Tour de France path to carry Armstrong, others near some U.S. bases in Germany
July 15, 2009
MUNSTER, France — He’s back in the game. Lance Armstrong is riding in his 12th Tour de France and by the end of this week the tour will come within a couple hours’ drive of many Americans stationed in southwestern Germany.
Friday’s 200-kilometer stage 13, from Vittel to Colmar in France, is a medium mountain course that, according to the Tour’s official Web site, "has all the makings of a tricky stage," with multiple climbs and sprint sections.
Munster, a scenic town best known for its Munster cheese, lies in a valley about 10 miles north of the steep 7.6 percent-grade climb to Col du Platzerwasel, the stage’s highest point.
Riders should pass through Munster after 3 p.m., nearly 120 kilometers into the stage, then climb to the Platzerwasel summit at around 3:45 p.m. The stage is scheduled to end in Colmar just after 5 p.m.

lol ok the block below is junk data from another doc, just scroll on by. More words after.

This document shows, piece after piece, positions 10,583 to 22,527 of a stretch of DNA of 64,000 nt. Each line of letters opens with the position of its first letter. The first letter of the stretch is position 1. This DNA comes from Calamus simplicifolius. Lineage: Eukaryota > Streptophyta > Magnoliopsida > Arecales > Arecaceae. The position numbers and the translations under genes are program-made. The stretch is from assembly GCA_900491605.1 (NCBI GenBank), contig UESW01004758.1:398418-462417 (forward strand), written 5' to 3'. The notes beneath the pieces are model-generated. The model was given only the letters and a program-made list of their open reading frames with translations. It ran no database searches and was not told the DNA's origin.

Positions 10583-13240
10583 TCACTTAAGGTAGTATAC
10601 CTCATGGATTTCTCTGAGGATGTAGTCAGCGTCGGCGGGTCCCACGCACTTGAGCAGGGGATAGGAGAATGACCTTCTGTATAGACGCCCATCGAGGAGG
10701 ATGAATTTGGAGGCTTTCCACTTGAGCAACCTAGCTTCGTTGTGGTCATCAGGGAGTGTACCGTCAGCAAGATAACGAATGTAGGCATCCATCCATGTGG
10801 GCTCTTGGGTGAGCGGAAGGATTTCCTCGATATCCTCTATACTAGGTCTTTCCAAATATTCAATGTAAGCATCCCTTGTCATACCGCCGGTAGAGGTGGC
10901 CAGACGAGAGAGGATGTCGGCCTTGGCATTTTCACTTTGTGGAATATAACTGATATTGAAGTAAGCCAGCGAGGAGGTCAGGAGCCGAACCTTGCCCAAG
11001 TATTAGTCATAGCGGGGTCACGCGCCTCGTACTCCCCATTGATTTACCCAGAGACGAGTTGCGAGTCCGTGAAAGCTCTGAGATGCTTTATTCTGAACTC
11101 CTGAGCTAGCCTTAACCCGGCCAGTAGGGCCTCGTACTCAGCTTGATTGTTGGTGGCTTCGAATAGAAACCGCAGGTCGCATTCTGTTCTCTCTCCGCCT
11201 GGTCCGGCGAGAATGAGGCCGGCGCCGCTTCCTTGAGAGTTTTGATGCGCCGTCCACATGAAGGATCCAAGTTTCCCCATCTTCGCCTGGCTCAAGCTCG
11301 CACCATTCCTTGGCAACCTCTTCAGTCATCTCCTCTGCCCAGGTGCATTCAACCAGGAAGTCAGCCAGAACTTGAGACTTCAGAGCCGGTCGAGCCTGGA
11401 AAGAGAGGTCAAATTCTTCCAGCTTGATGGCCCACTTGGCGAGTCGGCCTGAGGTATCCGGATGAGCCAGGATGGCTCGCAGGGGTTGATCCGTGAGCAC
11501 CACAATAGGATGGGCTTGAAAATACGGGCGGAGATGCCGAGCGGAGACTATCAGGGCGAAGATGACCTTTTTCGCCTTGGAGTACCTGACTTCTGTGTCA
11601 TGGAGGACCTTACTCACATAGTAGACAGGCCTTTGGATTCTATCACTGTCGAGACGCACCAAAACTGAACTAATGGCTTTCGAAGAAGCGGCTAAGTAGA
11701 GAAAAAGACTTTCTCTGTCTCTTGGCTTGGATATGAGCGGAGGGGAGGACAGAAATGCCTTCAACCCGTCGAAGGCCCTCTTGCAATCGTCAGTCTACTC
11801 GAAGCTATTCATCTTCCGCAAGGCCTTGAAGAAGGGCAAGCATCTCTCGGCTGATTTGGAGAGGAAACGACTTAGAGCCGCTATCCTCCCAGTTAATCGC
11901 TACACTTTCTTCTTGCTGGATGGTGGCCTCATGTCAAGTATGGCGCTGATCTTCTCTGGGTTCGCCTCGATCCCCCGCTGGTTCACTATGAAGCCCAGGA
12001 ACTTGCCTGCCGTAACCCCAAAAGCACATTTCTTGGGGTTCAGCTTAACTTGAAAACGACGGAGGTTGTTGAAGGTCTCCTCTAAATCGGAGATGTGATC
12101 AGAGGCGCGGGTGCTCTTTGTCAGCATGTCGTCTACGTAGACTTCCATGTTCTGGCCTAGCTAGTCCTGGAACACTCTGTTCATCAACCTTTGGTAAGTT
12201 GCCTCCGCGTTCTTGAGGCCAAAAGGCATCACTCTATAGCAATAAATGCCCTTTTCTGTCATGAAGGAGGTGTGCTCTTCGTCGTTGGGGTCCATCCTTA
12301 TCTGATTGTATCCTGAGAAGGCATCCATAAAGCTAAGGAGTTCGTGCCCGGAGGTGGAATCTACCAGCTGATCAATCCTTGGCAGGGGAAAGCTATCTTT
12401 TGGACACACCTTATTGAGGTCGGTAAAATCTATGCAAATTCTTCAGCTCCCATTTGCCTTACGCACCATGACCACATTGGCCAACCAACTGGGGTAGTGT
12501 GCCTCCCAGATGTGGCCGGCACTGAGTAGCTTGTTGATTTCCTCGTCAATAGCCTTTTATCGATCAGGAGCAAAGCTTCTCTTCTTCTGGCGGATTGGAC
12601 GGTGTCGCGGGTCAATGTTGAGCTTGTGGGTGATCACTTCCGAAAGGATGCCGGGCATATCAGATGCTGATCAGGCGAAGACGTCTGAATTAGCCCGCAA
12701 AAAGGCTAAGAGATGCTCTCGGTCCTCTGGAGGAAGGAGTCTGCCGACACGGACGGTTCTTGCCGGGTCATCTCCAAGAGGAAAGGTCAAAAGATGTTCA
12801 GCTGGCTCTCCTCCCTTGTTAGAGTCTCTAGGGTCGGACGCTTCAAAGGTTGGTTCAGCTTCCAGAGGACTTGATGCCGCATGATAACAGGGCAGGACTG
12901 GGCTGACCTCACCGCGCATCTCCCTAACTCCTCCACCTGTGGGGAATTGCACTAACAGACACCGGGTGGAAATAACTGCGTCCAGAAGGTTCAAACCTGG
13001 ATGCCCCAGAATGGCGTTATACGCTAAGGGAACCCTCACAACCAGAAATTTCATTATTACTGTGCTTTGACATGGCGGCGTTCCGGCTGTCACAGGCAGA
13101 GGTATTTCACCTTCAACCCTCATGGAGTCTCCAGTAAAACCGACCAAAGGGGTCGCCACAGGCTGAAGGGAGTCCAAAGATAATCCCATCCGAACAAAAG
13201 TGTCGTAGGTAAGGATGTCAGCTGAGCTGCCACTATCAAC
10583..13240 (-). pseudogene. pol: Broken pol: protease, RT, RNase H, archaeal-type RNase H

So why drive the distance to see a few seconds of racing? Maybe come for the looming drama that many expect between Armstrong and Astana team member Alberto Contador of Spain, who won the tour in 2007 and is considered the favorite for 2009. Since the opening stage on July 4, both riders have finished seconds apart in the overall standings.
Otherwise, the Alsace region of France is beautiful with lots to see. Colmar produced French ambassador and sculptor Auguste Bartholdi, who created the Statue of Liberty. There is even a pint-size statue in town.
Munster offers a couple of camping sites and hotels only 20 minutes west of Colmar, where stage 14 kicks off. Spectators could easily watch the grueling climb one day then head over to the city for the big stage start on Saturday. Stage 14 is scheduled to begin at 12:30 p.m.
The tourism office expects roads to shut down the day of the race, so plan ahead. Your bike may make for the perfect mode of transport once in town.
Go to http://www.letour.fr/us/ for more information, including a live feed from each stage .